Time is certainly flying by for us here at Inklings. It feels like it was just a week or two ago that I was putting together our bestseller list for fall. It was exciting putting this one together, the bestseller list for winter, because we have ourselves read quite a lot of the titles in it.
We hope you find something in this list that works for you. Have fun reading!
1 & 2. “The Cascade Killer” and “Cascade Vengeance” by Rob Philips, $16.75 and $17.75, Latah Books
Says Inklings owner Susan Richmond about “Cascade Killer”: “The prologue hooked me. A father and son were bear hunting one spring day. The son got his bear, but they got a whole lot more than that. There is witty and realistic dialogue, familiar places that I can picture on almost every page, and even a little romance. I stayed up way too late to finish the story and trace the creepy villain along rivers and forest service roads after smelling a few red herrings. This is a good, solid story, told by a guy who knows bears, bad guys and biology.”
“Cascade Vengeance” is the second book in the series.
3. “The Boy, the Mole, the Fox and the Horse” by Charlie Mackesy, $22.99, HarperOne
Says Inklings’ Emma Welch: “This collection is not just for children, but for anyone at any stage of life. There are takeaways in its wisdom about life, friendship, self-worth and, of course, cake. It has the gentle lovability of Winnie-the-Pooh paired with the introspection and character dynamics of ‘Calvin and Hobbes.’ This heartwarming book would be a real treasure for your bookshelf.”
4. “Four Winds” by Kristin Hannah, $28.99, St. Martin’s Press
Says Inklings’ Irene Pearcey: “The Four Winds is a gut-wrenching journey through the Dust Bowl and the life of Elsa Wolcott. It is beautiful and sad, filled with despair and hope. One of Kristen Hannah’s best novels to date.”
There are quite a few Inklings booksellers in love with this book at the moment.
5. “Murder & Mayhem in Central Washington” by Ellen Allmendinger, $21.99, History Press
From the publisher’s marketing: “Crime ran rampant at the turn of the 20th century across Central Washington, from jail breaks, lethal bootleggers and assassinations in Kittitas County to shootouts and burglaries in Benton County. In Zillah, the Dymond Brothers Gang were known for stealing horses between prison stints. In Yakima, residents reeled in shock over the premeditated killing of a gambler, a riot and the discovery that a respected brewer had committed murder. Through it all, sheriffs like Jasper Day tried to keep the peace with mixed success. Author Ellen Allmendinger recounts the tales that once made this the roughest region of the Pacific Northwest.”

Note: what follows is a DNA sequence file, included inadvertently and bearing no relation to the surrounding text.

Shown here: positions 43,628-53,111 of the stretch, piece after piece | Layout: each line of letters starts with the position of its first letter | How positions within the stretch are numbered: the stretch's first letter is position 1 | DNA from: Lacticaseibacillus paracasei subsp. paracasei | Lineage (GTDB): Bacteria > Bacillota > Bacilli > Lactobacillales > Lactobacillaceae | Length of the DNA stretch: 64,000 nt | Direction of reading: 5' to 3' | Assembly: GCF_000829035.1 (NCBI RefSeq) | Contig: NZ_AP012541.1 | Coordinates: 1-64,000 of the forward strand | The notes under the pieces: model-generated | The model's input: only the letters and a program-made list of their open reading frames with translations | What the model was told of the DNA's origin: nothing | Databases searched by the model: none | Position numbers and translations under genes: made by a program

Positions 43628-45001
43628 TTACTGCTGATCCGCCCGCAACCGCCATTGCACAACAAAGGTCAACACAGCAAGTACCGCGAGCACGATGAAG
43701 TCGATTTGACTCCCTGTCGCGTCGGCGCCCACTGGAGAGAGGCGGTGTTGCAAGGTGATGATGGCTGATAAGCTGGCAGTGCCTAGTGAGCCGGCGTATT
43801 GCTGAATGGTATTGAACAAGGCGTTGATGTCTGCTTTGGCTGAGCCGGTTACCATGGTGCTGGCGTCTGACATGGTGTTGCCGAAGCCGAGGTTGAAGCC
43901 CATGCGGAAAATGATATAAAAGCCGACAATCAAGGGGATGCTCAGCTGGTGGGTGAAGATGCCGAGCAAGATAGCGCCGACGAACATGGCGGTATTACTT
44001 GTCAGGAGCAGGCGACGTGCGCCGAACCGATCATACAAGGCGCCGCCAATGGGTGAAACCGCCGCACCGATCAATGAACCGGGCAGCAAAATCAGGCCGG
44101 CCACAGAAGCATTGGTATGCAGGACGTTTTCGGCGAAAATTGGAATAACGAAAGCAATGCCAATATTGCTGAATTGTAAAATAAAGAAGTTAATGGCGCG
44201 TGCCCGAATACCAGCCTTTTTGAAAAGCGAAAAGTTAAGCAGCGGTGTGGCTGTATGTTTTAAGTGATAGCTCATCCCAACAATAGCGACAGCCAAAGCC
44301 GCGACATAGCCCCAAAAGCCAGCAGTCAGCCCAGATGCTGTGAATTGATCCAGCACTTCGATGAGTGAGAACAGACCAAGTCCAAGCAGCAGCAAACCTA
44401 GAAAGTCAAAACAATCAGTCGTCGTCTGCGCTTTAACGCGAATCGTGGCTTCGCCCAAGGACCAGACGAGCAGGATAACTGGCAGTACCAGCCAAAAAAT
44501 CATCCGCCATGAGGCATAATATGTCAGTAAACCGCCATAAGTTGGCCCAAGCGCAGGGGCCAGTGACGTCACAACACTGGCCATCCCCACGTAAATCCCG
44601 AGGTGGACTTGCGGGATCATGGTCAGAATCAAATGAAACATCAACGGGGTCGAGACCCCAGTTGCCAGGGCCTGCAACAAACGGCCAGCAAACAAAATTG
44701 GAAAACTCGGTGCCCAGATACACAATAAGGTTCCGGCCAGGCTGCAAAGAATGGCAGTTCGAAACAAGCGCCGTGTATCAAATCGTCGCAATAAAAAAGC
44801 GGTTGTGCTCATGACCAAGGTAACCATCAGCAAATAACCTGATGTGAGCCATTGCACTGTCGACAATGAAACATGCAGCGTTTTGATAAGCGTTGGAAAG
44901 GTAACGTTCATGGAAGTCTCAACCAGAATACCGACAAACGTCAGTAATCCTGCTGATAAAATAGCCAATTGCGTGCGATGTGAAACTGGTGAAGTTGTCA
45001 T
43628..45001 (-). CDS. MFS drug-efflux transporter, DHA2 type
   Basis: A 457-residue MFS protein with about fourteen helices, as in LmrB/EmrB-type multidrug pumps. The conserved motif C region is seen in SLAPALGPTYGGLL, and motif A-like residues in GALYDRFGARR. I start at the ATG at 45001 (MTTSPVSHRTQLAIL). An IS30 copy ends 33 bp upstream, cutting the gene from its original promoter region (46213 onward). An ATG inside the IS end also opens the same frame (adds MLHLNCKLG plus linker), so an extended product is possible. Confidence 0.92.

6. “The Deep End” by Jeff Kinney, $14.99, Amulet Books
“The Diary of a Wimpy Kid” series is a regular bestseller in children’s books; “The Deep End” is book 15 in this beloved series. In it, Greg Heffley and his family hit the road for a cross-country camping trip, ready for the adventure of a lifetime.
7. “The Invisible Life of Addie LaRue” by V.E. Schwab, $26.99, Tor Books
From my review for the Yakima Herald-Republic: “Addie, in early 18th century France, makes a bargain with the gods of the night to live forever. The price? Never to be remembered. She spends centuries with only the god of the night knowing her name. Until one day someone remembers. But is he real?
“Addie’s life will crush you. How is a girl, hundreds of years ago, to find clothes, food and shelter when no one remembers her for more than a moment? The things she has to do and endure will break your heart. This is a fantasy novel, but it also teaches valuable lessons about the things we can and cannot live without.”
This is another favorite of a few of the employees at Inklings.
8. “Reign of Wolf 21” by Rick McIntyre, $26.95, Greystone Books
Says Inklings’ Rachel Fowler: “I loved reading this book; I was completely enthralled by the chronicles of these animals. The book tells the tale of Wolf 21, alpha male of the Druid Peak Pack. The book also looks at his mate, Wolf 42, the alpha female of the pack, but it wasn’t always that way. These two wolves overcame many obstacles and trials to achieve their positions, and McIntyre does a good job highlighting the impact they had on the successes of their pack.”
9. “Douglas Fir” by Stephen Arno, $21.95, Mountaineers Books
Says Fowler: “The book sheds new light on a well-known tree. These authors have the credentials and expertise working with trees to tell an enthusiastic history — and possible future — of this staple of the Northwest. ... This is a great book for those interested in the history of the Northwest, or ecology.”
10. “The Cold Millions” by Jess Walter, $28.99, Harper
From the publisher’s marketing: “An intimate story of brotherhood, love, sacrifice and betrayal set against the panoramic backdrop of an early 20th century America that eerily echoes our own time, “The Cold Millions” offers a kaleidoscopic portrait of a nation grappling with the chasm between rich and poor, between harsh realities and simple dreams.”
Other titles that sold well this winter and are worthy of mention are”Arctic Fury” by Greer Macallister ($16.99, Sourcebooks), “A Promised Land” by Barack Obama ($45, Crown Publishing Group), “Circe” by Madeline Miller ($16.99, Back Bay Books), and “News of the World” by Paulette Jiles ($16.99, William Morrow and Co).
• Anne Zastrow works for Inklings Bookshop. She and other Inklings staffers review books in this space every week.